The owners of North Lily Mining Co. are trading in their drills for modems and mouse pads - and FICO scores.

The 84-year-old Denver company, whose metals mining operations have been foundering for 15 years, last week announced plans to get out of the business and acquire Denver-based, an on-line subprime mortgage lender. The price: 5.65 million North Lily shares, about $2.8 million worth.

Stephen E. Flechner, 57, and W. Gene Webb, 61, longtime mining-company investors and managers, took over North Lily in 1994, following a string of recent managers.

The company once found profits in gold, silver, copper, lead, and zinc. But after six years of failed exploration and development projects, including oil and natural gas speculation, the two men say they had concluded that the natural resource industry was not "economically viable."

They liquidated the company's assets (keeping 8,000 acres in Utah, which they plans to sell) and its obligations. And three months ago they homed in on, whose founders they had met earlier through Denver business circles.

"We're trying to get our company and our shareholders into the 21st century," Mr. Flechner said.

Whether the loan venture is any more viable than mining remains to be seen, but the move has already given a dramatic boost to North Lily's stock.

Its shares - held by about 10,000 investors - had been wallowing near historic lows for years. A month ago they were trading at between 11 cents and 15 cents.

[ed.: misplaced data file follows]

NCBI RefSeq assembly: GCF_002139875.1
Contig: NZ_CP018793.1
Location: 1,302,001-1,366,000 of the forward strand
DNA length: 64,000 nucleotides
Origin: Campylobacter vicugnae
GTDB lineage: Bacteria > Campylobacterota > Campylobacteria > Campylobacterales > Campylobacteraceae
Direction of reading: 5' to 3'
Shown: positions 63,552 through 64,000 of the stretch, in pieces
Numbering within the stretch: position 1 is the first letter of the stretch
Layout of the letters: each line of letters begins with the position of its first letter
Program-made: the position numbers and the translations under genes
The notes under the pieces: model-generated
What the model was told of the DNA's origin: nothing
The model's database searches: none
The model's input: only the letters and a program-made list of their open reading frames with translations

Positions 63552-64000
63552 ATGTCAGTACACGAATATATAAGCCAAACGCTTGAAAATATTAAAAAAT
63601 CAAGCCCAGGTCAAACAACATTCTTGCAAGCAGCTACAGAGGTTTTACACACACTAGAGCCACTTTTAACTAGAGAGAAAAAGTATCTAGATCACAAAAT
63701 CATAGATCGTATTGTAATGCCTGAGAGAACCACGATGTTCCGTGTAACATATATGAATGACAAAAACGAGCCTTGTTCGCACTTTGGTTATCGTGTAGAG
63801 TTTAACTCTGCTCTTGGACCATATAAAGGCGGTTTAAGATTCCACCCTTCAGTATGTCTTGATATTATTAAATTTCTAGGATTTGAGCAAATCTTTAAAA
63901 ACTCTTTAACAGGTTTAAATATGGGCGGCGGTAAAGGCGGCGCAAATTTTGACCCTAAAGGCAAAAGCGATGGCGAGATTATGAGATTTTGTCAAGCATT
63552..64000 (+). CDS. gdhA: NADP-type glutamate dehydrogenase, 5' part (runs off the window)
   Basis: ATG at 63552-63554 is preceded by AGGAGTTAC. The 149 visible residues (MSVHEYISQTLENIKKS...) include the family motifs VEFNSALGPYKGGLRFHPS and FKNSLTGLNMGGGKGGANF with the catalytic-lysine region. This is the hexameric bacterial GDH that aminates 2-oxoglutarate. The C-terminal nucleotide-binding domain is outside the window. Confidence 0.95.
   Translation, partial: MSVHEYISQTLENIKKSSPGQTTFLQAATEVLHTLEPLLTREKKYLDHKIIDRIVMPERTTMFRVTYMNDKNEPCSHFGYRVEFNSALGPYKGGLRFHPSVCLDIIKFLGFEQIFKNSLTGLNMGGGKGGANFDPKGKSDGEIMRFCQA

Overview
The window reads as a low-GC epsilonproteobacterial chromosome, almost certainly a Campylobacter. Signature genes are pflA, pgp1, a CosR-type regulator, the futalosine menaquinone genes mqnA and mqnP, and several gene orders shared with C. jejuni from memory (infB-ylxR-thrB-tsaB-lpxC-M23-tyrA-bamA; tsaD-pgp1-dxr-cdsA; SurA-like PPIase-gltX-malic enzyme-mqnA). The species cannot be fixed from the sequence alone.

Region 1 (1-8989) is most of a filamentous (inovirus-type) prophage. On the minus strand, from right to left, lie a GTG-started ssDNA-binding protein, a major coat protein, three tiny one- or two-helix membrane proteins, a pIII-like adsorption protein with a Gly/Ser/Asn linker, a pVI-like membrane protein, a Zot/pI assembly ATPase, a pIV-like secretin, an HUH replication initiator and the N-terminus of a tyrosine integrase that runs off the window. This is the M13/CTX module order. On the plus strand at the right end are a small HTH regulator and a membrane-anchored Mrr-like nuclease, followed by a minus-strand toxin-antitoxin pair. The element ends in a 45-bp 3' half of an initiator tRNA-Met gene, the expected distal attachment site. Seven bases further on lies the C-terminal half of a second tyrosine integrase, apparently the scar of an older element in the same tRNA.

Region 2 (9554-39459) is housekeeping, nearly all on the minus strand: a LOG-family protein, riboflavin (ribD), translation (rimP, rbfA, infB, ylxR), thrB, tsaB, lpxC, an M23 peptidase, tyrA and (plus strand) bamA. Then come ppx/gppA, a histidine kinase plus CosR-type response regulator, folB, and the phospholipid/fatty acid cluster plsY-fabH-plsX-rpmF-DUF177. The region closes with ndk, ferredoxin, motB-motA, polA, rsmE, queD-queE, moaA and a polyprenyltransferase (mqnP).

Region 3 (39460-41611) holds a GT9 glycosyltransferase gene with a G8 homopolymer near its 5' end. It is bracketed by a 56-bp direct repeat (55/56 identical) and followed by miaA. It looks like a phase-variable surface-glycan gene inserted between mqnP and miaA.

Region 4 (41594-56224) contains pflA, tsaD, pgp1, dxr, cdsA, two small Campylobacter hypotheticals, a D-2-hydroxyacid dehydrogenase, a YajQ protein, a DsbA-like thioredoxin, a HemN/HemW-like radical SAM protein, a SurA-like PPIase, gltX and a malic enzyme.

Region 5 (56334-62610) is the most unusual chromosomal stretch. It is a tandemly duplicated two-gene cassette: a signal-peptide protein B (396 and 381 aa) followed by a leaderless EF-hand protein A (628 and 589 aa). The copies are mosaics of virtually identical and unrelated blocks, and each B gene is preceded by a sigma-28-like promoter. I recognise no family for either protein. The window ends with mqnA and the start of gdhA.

But two weeks ago, apparently because word of the deal was getting around, the stock briefly traded as high as 85 cents. And on Thursday, when the deal was announced, it jumped from 20 cents to 55 cents., which showed $1.4 million in revenues in 1999, will continue to focus on subprime borrowers, though the partners stressed that the Web site is "still in development."

They said they plan adopt a typical mortgage banking strategy, setting up warehouse lines, and making loans which they will securitize to fund more loans. But Mr. Flechner said will focus more on achieving profit margins than volume.

Nick Karris, a mortgage analyst for Gomez Advisors, said North Lily faces a challenge in its new business, but not an insurmountable one. Almost 150 mortgage lenders have entered the Internet space in the last year, despite rising rates, a tighter market, and declining volume, he pointed out.

Still, with less than 1% of mortgages now being originated on-line, Mr. Karris said there is room for many players. Further, he said focusing on a niche is good business.

" 'Be everything to everybody through the Internet' is not a lasting strategy," he said. "On-line lenders have a much better chance if they specialize."

Both Mr. Webb and Mr. Flechner, who live in Englewood, Colo., an upscale suburb of Denver, are "turning full circle" to the high-tech world after careers based in low-tech.

Mr. Flechner said the partners had not considered the Internet until recently. "Now we're trying to run like hell to catch up," he said. "And we're learning to get along well with 28-year-olds."

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